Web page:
I was older than most when I became a mama. I thought that all those years of watching others and teaching primary students would prepare me. It didn’t.
Instead, I remember the early years as confusing.
I didn’t understand why my son wasn’t progressing the way I had expected. His growing & changing was accelerated compared to my parenting books.
He put puzzles together and built towers that were more complex than his age group.
He read early. He walked early. He climbed out of his crib and demanded a bed early. He was potty trained early.
He took an early interest in art and creating. Our dining room table was buried beneath papers, markers, paints, and stickers. He loved Elmer’s Glue.
He learned all about a topic and then moved on. He was consumed by something and then just as fast as the obsession appeared, it disappeared.
These were the fun aspects of parenting my young My TBP.
The real confusion was his intensities and quirks. I didn’t understand why things seemed harder for him. Why parenting was harder for me.
He needed to smell all the flowers in Trader Joe’s. He wanted me to smell all the hand soaps before purchasing any.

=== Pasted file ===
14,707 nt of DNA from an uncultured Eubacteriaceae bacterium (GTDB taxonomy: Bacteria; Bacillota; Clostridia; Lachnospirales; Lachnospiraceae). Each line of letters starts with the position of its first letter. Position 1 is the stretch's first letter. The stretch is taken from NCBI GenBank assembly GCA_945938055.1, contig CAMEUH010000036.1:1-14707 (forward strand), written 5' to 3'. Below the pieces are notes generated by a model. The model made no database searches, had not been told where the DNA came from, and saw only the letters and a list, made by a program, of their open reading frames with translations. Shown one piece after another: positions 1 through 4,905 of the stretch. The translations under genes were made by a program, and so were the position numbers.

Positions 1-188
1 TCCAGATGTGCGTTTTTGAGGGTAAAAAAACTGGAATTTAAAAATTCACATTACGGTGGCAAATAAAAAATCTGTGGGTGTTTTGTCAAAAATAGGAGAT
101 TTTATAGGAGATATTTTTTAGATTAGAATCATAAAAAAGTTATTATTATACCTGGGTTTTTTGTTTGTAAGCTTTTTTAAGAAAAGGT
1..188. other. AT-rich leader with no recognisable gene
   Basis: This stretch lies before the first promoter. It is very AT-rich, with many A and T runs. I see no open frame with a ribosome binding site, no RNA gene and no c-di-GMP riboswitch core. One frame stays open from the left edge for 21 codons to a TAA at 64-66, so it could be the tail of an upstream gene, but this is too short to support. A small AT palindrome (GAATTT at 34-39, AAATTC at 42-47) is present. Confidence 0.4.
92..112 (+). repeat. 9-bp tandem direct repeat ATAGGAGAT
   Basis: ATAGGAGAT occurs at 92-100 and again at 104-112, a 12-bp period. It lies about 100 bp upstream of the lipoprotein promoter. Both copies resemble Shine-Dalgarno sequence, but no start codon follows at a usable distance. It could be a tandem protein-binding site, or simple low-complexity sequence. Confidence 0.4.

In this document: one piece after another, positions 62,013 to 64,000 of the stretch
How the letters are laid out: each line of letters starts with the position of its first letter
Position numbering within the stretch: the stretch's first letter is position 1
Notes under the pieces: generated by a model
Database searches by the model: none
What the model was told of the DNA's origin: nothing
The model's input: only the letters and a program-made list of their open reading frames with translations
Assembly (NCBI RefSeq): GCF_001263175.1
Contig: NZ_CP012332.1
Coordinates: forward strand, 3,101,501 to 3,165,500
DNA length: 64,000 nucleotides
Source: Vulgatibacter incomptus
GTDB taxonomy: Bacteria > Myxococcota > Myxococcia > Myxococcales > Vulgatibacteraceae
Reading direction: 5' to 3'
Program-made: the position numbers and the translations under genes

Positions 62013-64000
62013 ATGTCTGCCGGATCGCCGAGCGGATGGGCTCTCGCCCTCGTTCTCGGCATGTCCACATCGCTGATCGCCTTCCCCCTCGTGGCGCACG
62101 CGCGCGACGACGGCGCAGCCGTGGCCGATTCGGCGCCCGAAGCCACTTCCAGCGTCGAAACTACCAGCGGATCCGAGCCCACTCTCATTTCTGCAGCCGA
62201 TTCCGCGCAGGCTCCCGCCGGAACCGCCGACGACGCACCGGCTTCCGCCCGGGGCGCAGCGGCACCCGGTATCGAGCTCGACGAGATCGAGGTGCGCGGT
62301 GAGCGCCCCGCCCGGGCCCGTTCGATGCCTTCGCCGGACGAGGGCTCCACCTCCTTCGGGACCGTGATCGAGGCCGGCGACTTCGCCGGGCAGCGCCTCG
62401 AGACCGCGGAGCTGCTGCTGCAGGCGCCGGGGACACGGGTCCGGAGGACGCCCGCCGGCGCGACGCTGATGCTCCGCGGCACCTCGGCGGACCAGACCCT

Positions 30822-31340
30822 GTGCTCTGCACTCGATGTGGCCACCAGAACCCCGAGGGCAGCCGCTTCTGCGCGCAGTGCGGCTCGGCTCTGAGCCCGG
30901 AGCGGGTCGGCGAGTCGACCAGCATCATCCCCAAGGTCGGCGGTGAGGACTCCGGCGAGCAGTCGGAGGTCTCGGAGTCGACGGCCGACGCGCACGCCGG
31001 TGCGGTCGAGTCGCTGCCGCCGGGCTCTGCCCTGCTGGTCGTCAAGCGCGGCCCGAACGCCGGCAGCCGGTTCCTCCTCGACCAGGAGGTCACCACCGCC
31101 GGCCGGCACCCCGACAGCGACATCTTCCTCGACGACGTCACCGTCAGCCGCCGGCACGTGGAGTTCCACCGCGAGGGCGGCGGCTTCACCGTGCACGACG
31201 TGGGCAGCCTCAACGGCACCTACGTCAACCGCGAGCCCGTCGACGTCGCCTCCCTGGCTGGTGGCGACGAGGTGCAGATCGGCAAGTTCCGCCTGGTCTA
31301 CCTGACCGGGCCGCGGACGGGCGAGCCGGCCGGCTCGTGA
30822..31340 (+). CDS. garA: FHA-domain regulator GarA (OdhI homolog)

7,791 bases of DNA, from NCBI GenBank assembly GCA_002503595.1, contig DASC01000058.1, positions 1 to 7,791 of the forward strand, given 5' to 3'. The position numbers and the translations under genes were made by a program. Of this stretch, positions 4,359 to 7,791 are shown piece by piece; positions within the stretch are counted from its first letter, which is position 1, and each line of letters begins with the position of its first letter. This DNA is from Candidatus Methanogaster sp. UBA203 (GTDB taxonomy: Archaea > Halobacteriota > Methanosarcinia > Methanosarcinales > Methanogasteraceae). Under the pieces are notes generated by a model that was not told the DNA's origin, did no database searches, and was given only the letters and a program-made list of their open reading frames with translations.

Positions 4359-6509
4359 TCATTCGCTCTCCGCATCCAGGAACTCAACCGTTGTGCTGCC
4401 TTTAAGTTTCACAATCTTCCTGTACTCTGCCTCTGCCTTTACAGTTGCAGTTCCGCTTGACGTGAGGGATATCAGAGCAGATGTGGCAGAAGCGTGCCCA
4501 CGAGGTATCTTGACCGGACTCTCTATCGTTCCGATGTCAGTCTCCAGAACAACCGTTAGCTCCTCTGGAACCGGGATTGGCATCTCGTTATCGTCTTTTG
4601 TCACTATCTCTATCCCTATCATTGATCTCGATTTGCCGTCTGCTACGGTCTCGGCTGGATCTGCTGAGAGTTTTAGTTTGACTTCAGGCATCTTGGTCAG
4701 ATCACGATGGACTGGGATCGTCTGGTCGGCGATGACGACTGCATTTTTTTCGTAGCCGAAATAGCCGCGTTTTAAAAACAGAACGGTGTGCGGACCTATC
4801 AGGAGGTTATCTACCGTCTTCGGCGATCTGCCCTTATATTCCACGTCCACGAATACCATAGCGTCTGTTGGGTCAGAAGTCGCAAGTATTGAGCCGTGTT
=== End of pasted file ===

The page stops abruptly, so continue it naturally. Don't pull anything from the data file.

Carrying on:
His pulling off the price tags of the shopping store shelves and my attempts to replace them before cashing out. His refusal to enter certain restaurants due to the smells. His ability to manipulate me out of a crowded library puppet show and into a quiet Starbucks.
He still doesn’t like crowds.
MyTBP wouldn’t talk until he could speak complete sentences correctly. He still doesn’t like to do things unless he is sure that he can do it correctly.
While most toddlers had no interest in writing, he was already composing notes and delivering them in decorated envelopes. He used his early skills to let a preschool friend know how mad he was when his bestie played with someone else.
Although the receiver could not read the message riddled with potty humor and insults, his parents could read it. They weren’t happy or amused.
Sleep was lacking. Emotions were extreme.
We went in search for answers to the mounting questions.
I wish I could tell my younger mama self to ignore the dirty looks of strangers. Your child’s meltdowns should not be their business.
I wish I could tell her that you are doing okay. I wish I could tell her that the days will go by so fast and that you will later wish for time to slow down.
Now I parent a teenager. In many ways it feels like those early days of extreme emotions and questions. Perfectionism and determination. Communication limited.
What would I say to a mama that parents a gifted toddler? Educate yourself and learn to advocate. Choose your child every time. Grow a thick skin because everyone has an opinion and even strangers feel they have a right to judge.
Do you, mama! Stay strong and hang on! It’s going to be a bumpy ride!